Chad P. Bown and Alan O. Sykes’s “The Trump Trade Team’s Vocabulary Problem” (op-ed, May 15), while arguing to the contrary, points out exactly why the Most Favored Nation (MFN) clause at the World Trade Organization impedes free trade, rather than fostering it.
[Wilbur Ross] May 25th, 2017 [The Wall Street Journal]
The authors admit that because American auto tariffs are so much lower than those of other countries, the only way U.S. trade negotiators can get trading partners to reduce their tariffs is by giving concessions against other U.S. industries. This, then, requires the government to pick winners and losers in our own economy. Worse yet, we must do so in the context of tariffs that we’ve unilaterally lowered repeatedly in the past. This is the reality U.S. negotiators face in contrast to the convenient hypotheticals put forward in the op-ed.
MFN also interacts with Free Trade Agreements (FTAs) in unfortunate ways. The U.S.-Mexico FTA eliminated all automotive tariffs in both directions. Mexico’s separate FTA with Europe eliminated tariffs on auto exports to the EU, and Mexico has similar deals with dozens of other countries. Because the U.S. doesn’t have an FTA with Europe, the EU collects a 10% duty on American automobile imports. These tariff differentials are $4,000 on a $40,000 car exported to Europe—far more than the $1,500 labor savings in Mexico. Unlike the simple hypotheticals posed in the op-ed, these trading inequities are a reality. MFN is of no help. If instead we could tell the Europeans that unless they drop their tariff on autos from the U.S. to our rate of 2.5%, we will raise the tariff on their autos to match their 10%. The likely result will be a 2.5% tariff in both directions. Since MFN prohibits this, it is a barrier to free trade, not a help toward achieving it, as suggested in Monday’s piece.
But then when the U.S. does win a trade case, the country dumping the steel can often bypass the remedy. It can process the steel in a slightly different manner, allowing it to be relabeled in a product category not subject to duties; it can make transshipments to the U.S. through other countries or it can otherwise camouflage its exports.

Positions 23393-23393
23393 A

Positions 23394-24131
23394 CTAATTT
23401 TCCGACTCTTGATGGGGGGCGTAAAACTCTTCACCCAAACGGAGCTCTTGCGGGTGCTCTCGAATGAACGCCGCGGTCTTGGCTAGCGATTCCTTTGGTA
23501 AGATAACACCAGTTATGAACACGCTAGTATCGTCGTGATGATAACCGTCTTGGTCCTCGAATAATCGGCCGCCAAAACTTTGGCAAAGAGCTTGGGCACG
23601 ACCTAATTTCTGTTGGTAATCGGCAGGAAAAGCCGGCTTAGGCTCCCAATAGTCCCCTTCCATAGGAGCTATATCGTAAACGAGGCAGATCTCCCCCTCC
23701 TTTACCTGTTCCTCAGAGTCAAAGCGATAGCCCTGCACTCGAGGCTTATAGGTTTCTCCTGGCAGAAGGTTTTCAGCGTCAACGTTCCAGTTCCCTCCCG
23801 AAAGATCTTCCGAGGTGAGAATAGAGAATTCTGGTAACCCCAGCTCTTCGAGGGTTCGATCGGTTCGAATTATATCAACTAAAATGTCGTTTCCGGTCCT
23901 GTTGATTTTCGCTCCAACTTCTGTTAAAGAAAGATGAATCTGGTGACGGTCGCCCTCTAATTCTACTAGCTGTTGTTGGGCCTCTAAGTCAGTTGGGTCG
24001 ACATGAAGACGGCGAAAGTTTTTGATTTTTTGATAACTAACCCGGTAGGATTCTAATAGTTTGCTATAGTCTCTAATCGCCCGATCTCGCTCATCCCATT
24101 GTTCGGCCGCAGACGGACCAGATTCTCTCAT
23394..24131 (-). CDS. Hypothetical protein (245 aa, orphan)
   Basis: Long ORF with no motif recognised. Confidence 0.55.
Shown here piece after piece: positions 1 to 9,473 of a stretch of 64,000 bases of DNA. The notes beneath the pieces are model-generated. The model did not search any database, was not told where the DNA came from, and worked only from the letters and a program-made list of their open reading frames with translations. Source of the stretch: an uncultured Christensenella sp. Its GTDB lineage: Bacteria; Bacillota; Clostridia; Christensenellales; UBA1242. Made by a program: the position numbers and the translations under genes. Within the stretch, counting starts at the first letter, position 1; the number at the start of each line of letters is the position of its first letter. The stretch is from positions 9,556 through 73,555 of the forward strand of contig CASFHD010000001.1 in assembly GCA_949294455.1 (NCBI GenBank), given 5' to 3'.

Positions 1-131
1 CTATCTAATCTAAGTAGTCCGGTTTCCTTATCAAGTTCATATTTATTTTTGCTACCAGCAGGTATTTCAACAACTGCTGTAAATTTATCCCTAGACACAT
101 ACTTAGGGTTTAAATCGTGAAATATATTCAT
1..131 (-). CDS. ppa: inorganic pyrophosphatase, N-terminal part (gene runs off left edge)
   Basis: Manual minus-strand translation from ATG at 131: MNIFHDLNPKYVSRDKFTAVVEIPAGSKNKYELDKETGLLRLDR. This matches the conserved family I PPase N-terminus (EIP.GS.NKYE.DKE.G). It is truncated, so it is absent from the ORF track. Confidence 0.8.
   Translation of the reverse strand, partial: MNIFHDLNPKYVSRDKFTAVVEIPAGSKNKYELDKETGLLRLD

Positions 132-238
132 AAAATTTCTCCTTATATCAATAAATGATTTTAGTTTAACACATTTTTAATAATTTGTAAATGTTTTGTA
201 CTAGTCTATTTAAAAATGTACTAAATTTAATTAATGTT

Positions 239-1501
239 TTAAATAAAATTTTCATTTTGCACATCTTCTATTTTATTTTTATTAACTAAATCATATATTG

Even though the U.S. has successfully prosecuted 152 steel cases, the dumping hasn’t stopped and there are an additional 33 steel-trade cases now pending. MFN is no help against serial dumpers.
An ideal global trading system would facilitate adoption of the lowest possible level of tariffs. In this ideal system, countries with the lowest tariffs would apply reciprocal tariffs to those with the highest and then automatically lower that reciprocal tariff as the other country lowers theirs. This leveling technique could be applied product by product or across the board on an aggregated basis. Such a modification would motivate high-tariff countries to reduce their tariffs on imports.
A second modification would be to suspend MFN rules for countries that repeatedly dump products onto the global market. If a country successfully prosecutes five or more cases against an individual trading partner for a class of similar products, then MFN should be suspended for those products lines for an initial period of five years. In sum, the existing MFN clause was intended to bar untoward behavior by importers, and it did so effectively. But it also encouraged inappropriate behavior by exporters.
The conceptual approach at the WTO of favoring the interest of exporters over countries overwhelmed by imports is rampant and unfair. The WTO’s most recent annual report laments the increasing number of trade cases as being a global shift toward more protectionism, ignoring the fact that rule-breaking behavior by exporters is the reason more cases are being filed. The WTO should be independent, not biased toward exporters as it is now.